Battle of the Sexes, is a film that tackles the true story of a match between a feminist and a male chauvinist, a tennis match that is. Summing that up, reminds me that we are still not that far from this, no seriously. You see movies being made about the past, they'll highlight racism, sexism, homophobia, and to many they're just that, the past. Most filmmakers tackle the subjects, understanding we're not too far from those days, knowing the world still mirrors the more hate filled "past", but to the average audience, they'll be relics of an old world "it's good we know better", the truth is, we don't.
I'll try to restrain myself from talking about political matters too much, but considering I am reviewing a movie about sexism, well, I feel like it's appropriate. Still, this is a review, so I'll be brief, thanks for your patience.
Our society is ingrained with hatred of the "other". The "other" here, referring to anyone not white, straight, or male. Sure, you may find examples to "prove" me wrong, but the fact is, you can't, there is living proof of hatred all around us today, for women, for homosexuals, and for non-white people. Calling us lazy, or inferior proves my point, and acting like it doesn't happen anymore, is exactly why it continues to happen. Much like this film is about a woman facing sexist men, telling her she's not good enough for the audience because she's a woman, despite her obvious skill, women today, continue to be attacked simply for being women. Women are told they can't/shouldn't play video games, because games aren't made for them (false), women are told they are inferior when it comes to coding, (very wrong) they're even told that they're too emotional to properly run a country (bullshit). I believe, like with most films tackling these subjects, that the filmmakers wanted to make the audience aware of sexism around them, after all we've all heard the same drivel from Steve Carell's Bobby Riggs, coming out of the mouths of people we've met. The sad thing is, I know that people will not listen, but the upside is that this is still a good film.
Everyone onboard brings their A-game, with Emma Stone as Billie Jean King as the best performance in the film, I honestly would forget at times that it was her in the role. I mentioned Steve Carell before and trust me, he is solid in this, it may not be the best performance of his, but he plays the addicted gambler role well. We've got a lot a good people on hand in the supporting cast, like Bill Pullman as an incredibly sexist commentator, as well as Sarah Silverman as King's caring, but strict manager, just to name a few. The weak link here though, is Alan Cumming, he's not bad, his role is just odd to me. I'm not sure how accurate he is to the actual designer, assuming his part is based on a real person, but Cumming plays less like an actual person in the group, and more like an addition for King's lesbian affair to be given some positive affirmation. Again, I'm not sure if he is based on an actual person, but I honestly felt like his part was useless in the grand scheme of things, though in fairness, I can't blame the film for wanting a character to accept Billie Jean's love for women, it's harmless and positive for gay/lesbian audience members.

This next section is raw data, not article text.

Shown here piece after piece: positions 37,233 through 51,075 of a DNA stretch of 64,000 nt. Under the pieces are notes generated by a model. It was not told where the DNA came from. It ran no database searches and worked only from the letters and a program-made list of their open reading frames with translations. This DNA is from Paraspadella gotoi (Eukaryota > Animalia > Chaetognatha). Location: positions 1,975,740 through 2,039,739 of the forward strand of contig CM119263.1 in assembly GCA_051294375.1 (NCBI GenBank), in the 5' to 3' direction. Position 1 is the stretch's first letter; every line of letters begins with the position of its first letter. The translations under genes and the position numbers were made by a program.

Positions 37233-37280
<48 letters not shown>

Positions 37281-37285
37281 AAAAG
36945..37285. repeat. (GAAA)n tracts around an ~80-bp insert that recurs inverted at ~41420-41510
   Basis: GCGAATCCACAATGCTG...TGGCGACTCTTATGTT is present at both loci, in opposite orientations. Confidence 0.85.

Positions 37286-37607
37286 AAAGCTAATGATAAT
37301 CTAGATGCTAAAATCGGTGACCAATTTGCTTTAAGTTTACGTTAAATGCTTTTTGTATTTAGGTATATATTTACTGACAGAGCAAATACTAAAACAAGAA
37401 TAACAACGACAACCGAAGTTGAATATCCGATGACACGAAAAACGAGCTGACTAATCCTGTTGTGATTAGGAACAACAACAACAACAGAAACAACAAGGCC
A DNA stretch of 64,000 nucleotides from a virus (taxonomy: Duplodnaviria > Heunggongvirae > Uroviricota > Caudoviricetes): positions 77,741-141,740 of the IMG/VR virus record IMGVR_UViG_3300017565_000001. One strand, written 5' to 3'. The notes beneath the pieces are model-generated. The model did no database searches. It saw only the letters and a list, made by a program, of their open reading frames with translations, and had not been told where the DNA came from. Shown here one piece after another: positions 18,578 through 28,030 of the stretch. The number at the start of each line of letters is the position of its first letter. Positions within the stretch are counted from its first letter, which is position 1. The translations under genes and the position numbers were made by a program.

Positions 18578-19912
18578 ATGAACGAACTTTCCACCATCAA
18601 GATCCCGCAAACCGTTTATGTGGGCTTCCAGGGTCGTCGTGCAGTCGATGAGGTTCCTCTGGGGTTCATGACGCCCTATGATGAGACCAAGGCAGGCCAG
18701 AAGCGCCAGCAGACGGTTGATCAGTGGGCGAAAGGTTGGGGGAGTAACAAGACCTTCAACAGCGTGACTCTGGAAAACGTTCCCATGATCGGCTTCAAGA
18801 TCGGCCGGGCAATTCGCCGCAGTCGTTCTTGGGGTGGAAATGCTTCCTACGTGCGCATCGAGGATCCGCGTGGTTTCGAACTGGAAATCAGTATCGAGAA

If you haven't picked it up yet, I am not familiar with much of the history behind this, so I'm sorry if I come off misinformed here. If this film is very inaccurate to the truth, I wouldn't know, so I'm not gonna ding it for inaccuracy.
That being said, if there's anything that keeps me from loving this film, it's that I don't think the writing is great. It's not bad, it's quite good in fact, but it's rarely ever as dramatic or hilarious as it sometimes thinks it is. I can't deny it has charm, in fact one of the strongest moments involves a reporter being corrected by King who admits that she never thought women were better at tennis, she just wants to prove they are just as good. Still, I never quite found myself as sucked in by the writing. It's honestly the performances that I felt carried this film, which is fine, but I can't deny that I feel the writing could've used some alterations to make this more effective.
It's the sexism that made this stand out though. I'm not saying this is the only film to tackle it well, but I do feel like it's one of the better films in recent memory to talk about sexism. Whether it's Pullman flat out stating women are factually inferior in a lot, or Carell's Bobby, using women to fed his ego and gambling issues, the men here are awful. The film does try to make Bobby a little more sympathetic because he gambles, which isn't awful, but I imagine some audiences might hate the film for not making him look like a jerk by the end, despite being such a sexist man, Bobby is still "redeemed" in the eyes of his wife. I suppose that's accurate, going by the history, but I still feel the film could've handled that piece of information better.
This was never meant to change anyone's life, I get that, but I think people should look at themselves for how they treat others, in this case women, after watching a film about sexism. Actually, people should evaluate how they act, regardless of watching films tackling sexist issues. Still, I like this film, and I fully understand our world is hardly different then it was three decades ago, this may be in the past, but it's themes and message are still affecting us.
3 OUT OF 4
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Written by Octaviano Macias
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